Updated: 9th April 2020
If a creditor seeks a County Court Judgment (CCJ) against your business, under certain circumstances you may be able to challenge or remove it. As long as the debt is in the name of the limited company, you should also be protected from court action against you personally.
If you’re a sole trader it’s important to be aware of the ‘pre-action protocol.’ This requires creditors, with the possible exception of HMRC, to do all they can to recover debt in other ways before taking court action.
So before we identify how you might be able to remove or challenge a CCJ in relation to a business debt, let’s look a little more at the background to this form of creditor action.
Having unsuccessfully attempted to collect their debt using the standard channels, your creditor may seek assistance from the court. An application is made for a judgment that orders you to pay, but CCJs carry further risks that you may not be aware of, potentially including:
So is it possible to challenge a CCJ, and in what circumstances?
Once you’ve received a letter of claim from your creditor, the claim can be disputed via the enclosed defence form. If you believe you don’t owe any of the money, or only some of it, this can be indicated on the form.
Acting quickly in defending yourself, and clearly explaining why you’re making a challenge, is crucial. The ‘particulars of claim’ section details the debt owed, and you should address each of the points you want to dispute.
Potential reasons for challenging a CCJ include:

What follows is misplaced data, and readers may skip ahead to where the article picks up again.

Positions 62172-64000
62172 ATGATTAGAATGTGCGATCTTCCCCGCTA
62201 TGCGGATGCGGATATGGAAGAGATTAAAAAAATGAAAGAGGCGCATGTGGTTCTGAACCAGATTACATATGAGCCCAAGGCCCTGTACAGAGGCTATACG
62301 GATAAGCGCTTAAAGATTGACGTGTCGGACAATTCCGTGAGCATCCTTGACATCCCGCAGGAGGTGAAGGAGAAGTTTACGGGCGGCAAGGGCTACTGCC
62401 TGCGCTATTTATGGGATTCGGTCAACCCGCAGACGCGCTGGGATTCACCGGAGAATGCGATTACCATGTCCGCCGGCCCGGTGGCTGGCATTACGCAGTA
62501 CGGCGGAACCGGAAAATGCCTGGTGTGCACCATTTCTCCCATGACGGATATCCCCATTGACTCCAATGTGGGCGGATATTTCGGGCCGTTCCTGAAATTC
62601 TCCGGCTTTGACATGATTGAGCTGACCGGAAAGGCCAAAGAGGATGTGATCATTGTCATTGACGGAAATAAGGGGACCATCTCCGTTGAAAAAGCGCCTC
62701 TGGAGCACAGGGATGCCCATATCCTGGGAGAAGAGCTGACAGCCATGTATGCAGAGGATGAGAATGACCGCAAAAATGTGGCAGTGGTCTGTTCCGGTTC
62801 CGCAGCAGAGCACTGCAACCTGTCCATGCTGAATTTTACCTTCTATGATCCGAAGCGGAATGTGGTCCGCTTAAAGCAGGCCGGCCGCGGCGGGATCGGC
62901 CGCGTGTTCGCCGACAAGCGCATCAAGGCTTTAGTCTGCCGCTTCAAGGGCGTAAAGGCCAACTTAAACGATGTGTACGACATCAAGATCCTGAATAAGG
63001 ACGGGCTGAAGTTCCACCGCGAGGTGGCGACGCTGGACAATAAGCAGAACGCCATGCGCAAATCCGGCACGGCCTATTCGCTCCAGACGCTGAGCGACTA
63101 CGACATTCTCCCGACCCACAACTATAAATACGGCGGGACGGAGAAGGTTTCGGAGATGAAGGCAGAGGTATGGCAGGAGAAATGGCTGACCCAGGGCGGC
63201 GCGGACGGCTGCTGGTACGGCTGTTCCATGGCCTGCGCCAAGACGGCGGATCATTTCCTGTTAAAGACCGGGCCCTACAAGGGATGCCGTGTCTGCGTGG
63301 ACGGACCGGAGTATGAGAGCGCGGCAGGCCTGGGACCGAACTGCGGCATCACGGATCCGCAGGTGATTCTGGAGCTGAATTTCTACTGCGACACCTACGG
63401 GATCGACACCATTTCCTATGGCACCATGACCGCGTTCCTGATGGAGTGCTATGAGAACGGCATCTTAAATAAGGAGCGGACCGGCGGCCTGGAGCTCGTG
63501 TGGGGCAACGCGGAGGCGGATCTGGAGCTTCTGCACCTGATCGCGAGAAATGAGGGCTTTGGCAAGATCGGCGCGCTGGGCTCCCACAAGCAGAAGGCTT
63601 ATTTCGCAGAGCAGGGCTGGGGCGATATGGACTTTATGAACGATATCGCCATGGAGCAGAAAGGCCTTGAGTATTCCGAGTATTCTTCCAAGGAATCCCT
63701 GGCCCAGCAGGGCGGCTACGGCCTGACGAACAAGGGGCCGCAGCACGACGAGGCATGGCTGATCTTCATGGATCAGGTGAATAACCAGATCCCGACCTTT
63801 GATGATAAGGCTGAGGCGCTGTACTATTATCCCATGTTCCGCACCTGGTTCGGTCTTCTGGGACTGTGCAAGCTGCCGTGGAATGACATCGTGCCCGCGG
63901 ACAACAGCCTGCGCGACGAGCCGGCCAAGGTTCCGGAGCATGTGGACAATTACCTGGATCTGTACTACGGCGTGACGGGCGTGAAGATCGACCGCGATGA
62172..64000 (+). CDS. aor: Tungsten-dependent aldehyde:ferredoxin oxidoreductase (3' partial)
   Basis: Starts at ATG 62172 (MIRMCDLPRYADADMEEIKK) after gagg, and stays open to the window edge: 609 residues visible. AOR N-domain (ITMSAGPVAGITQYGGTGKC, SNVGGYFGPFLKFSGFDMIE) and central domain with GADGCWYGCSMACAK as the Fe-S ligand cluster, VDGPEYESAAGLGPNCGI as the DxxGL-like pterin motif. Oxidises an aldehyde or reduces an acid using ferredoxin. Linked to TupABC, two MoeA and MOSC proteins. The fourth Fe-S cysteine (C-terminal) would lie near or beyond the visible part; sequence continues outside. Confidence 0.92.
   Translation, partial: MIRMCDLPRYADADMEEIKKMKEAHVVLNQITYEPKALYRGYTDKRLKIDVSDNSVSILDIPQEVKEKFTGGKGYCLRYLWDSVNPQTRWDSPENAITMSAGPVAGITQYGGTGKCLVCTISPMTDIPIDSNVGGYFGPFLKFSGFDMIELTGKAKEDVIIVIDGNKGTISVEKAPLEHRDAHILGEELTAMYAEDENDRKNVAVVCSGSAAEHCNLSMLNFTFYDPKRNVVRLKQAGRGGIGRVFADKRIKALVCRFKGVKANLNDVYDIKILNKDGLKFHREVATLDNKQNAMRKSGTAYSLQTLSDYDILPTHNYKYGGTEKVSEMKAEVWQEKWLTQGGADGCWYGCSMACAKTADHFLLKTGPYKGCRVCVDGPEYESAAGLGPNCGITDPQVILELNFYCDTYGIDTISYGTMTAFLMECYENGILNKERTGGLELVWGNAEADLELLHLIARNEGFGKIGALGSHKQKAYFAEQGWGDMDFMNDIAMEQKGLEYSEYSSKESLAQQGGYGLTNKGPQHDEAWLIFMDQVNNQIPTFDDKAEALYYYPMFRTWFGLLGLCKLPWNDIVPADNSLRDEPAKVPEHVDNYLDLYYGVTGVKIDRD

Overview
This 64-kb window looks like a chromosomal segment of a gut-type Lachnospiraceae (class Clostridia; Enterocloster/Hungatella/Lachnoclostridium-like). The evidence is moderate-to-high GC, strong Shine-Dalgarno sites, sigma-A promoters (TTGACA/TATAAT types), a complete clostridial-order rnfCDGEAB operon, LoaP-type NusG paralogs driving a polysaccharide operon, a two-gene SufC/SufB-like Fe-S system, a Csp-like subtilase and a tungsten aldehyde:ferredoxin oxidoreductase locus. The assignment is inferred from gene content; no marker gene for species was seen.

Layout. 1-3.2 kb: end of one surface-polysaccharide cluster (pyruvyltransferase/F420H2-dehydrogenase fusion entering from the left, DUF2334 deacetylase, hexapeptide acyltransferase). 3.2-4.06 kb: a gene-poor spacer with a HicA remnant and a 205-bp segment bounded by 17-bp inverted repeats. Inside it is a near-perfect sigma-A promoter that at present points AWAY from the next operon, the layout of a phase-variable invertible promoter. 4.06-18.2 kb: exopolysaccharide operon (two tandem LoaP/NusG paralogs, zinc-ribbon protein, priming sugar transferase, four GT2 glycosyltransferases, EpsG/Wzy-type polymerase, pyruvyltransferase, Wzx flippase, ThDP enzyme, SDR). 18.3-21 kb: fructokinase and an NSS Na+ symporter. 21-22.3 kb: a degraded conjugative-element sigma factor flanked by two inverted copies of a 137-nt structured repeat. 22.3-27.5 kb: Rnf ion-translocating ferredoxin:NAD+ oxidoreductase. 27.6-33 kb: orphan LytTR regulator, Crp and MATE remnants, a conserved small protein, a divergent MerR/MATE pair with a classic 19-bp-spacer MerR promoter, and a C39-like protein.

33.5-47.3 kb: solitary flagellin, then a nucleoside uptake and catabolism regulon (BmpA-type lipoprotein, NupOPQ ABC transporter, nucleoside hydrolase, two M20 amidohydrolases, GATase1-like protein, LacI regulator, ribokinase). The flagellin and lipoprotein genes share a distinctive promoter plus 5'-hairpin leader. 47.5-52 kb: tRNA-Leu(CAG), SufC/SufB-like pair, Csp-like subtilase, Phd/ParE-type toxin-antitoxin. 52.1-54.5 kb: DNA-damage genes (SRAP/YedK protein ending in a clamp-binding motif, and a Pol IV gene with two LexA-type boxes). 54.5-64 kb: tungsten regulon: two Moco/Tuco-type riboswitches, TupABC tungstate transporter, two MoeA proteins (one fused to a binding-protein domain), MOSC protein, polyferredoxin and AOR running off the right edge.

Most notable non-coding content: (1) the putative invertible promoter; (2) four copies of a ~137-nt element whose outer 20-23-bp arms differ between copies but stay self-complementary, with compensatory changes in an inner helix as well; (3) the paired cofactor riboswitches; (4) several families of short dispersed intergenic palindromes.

Essentially, the reason for challenging a CCJ must be based in law and supported by documentary evidence. You face hefty court costs if the challenge is unsuccessful, so it’s crucial to obtain professional advice before proceeding.
If a judgment has been made against you, it may be a ‘default judgment.’ This can occur if you fail to answer the letter of claim or return the papers too late, but if you believe the judgment is unjustified and you can back this up, it may be possible to have the CCJ removed.
Removing or ‘setting aside’ a CCJ involves submitting application notice N244, which is available online, along with a court fee. Essentially you’re requesting the court to set aside the judgment for a particular reason or reasons, and a hearing may be arranged at which you can put your case.
Common reasons for removing a CCJ include:
There are certain circumstances in which the court must remove a default CCJ, including when:
The court may also agree to set aside the judgment if they believe you have clear grounds, or there are other circumstances that need to be taken into account.
If your business has received a letter of claim in connection with an outstanding debt, you need to seek professional guidance quickly. Real Business Rescue has extensive experience of challenging and removing CCJs, and can advise on whether it’s the right course of action for you. We offer free same-day consultations, and are based from a network of 86 UK offices.
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